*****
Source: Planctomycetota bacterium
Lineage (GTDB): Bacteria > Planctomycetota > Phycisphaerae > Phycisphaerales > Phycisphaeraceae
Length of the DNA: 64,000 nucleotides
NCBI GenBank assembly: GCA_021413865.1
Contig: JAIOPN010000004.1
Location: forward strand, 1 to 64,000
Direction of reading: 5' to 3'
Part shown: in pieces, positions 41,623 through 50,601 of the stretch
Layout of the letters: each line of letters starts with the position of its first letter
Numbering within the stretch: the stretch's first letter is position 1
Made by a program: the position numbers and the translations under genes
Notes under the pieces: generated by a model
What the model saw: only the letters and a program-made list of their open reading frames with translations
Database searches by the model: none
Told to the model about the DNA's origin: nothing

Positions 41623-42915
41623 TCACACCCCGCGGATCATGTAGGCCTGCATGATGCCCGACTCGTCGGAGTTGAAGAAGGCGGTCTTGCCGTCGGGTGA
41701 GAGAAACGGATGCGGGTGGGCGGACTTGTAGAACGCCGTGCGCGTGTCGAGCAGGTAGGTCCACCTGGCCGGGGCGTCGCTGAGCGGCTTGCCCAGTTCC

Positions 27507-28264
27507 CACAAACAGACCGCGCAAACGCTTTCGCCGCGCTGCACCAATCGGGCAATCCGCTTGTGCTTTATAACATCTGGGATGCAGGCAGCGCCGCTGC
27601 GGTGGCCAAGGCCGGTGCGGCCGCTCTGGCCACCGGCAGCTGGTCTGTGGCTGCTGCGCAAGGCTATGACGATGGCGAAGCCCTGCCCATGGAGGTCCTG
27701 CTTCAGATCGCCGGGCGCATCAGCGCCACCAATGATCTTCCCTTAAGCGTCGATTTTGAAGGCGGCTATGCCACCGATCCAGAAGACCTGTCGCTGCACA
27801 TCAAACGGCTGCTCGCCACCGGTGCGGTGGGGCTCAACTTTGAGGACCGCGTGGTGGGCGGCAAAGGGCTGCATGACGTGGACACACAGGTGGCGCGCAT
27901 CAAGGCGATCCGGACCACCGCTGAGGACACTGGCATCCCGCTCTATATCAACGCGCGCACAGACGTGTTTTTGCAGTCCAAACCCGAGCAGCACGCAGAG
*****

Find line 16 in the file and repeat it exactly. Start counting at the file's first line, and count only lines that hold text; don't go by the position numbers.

Positions 41623-42915